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Mississippi Court Records

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Are Criminal Records Public In Mississippi?

By Mississippi Code § 25–61–3, Mississippi criminal records are public records and are accessible to members of the general public. The law makes any record held by a public body a public record. According to the statute, a public body is any department created by law, the Constitution, or by ordinance, executive order, or resolution. The public body responsible for keeping and maintaining Mississippi criminal records is the Mississippi Department of Public Safety Criminal Information Center.

Mississippi Code § 25–1–109, however, prohibits law enforcement agencies from disclosing the identity of a person arrested, cited, or held for a misdemeanor. Such records are confidential unless the person is formally charged and arrested for the crime. Otherwise, only law enforcement agencies, the Mississippi Department of Human Services, and child daycare providers have access to the records. 

What Is Included In A Criminal Record In Mississippi?

Mississippi criminal records are official documents detailing the criminal activities of an individual within the jurisdiction of the state. These records generally contain all felony and misdemeanor offenses of a subject in Mississippi, as well as the arrests, charges, and conviction information. Mississippi criminal records typically comprise the following:

  • Biographical data of the subject, including the full name, date of birth, gender, race, ethnicity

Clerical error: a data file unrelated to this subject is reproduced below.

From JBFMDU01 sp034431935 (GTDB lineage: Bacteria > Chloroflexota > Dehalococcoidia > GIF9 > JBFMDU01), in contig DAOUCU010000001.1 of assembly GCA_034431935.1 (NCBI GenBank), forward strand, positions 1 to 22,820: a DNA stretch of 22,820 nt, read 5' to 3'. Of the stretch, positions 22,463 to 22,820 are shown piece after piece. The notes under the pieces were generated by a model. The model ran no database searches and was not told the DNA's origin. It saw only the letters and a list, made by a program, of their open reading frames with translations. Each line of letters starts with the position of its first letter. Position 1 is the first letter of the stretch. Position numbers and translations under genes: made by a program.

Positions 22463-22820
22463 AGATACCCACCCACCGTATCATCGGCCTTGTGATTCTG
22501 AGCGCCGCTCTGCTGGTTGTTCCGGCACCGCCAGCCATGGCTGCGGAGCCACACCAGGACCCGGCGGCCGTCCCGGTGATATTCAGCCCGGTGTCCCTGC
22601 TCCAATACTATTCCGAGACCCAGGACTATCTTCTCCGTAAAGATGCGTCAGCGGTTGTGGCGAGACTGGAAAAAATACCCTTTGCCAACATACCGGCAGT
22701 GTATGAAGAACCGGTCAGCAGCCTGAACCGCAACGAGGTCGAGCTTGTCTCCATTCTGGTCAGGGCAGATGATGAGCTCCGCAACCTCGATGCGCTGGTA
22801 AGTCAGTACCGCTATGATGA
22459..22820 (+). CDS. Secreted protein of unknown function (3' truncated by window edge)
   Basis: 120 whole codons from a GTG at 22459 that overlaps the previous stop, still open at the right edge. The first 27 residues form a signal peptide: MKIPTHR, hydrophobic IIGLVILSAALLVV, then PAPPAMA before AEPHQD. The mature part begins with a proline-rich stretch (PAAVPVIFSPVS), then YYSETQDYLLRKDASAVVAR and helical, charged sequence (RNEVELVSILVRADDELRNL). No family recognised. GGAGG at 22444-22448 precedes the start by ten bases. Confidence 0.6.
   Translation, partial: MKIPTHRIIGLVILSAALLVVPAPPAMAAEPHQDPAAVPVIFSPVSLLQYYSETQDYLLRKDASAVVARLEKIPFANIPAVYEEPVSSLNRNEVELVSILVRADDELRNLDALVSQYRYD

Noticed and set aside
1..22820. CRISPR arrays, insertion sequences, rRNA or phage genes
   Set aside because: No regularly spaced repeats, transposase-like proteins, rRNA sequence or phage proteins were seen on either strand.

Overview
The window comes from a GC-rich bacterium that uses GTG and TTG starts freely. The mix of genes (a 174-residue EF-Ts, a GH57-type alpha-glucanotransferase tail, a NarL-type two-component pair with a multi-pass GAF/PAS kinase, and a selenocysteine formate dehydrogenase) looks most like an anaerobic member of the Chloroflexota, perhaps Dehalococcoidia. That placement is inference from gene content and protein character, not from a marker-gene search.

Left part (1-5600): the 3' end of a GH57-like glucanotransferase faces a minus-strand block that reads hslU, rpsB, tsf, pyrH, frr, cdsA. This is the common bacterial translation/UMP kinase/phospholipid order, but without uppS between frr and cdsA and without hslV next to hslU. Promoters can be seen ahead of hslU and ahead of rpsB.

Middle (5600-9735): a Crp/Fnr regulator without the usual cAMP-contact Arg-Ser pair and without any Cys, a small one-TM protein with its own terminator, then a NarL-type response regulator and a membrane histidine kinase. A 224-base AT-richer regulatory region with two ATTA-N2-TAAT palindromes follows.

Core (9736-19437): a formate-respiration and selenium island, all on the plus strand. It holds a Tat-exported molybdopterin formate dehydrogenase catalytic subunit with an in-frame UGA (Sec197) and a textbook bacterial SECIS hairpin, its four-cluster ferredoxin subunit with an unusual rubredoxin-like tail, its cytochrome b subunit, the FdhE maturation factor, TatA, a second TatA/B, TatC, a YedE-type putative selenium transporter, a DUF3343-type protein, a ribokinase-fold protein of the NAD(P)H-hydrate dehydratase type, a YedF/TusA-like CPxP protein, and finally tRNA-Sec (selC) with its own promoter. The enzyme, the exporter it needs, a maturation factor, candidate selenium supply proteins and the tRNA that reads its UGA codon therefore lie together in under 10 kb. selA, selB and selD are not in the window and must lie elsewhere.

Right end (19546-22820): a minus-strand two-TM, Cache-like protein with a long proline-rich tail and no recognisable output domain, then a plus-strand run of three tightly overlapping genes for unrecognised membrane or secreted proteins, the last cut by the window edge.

• A mug shot
  • A full set of fingerprints
  • The subject’s physical description, including the height, weight, hair and eye color
  • Criminal indictments and offenses
  • Details of the most recent and past warrants, convictions, arrest history and dispositions

How To Look Up My Criminal Records In Mississippi?

Although the local law enforcement agencies are primarily tasked with generating and managing crime-related data, reports, and records, the Mississippi Department of Public Safety Criminal Information Center is the central repository of all Mississippi criminal records. To get a copy of a Mississippi criminal record, complete a Release Background Authorization Form. Submit this form along with a $32 money order and a copy of the State Identification Card or Driver’s License to: 

Mississippi Bureau of Investigation 

Attn: Criminal Information Center/Background Checks

3891 Highway 468 WEST PEARL, 

MS 39208

The subject is allowed to request a copy of the criminal record for a third party on the form. In such cases, state the name and mailing address of the authorized third party in the boxes provided. Note that the form must be signed before a notary public.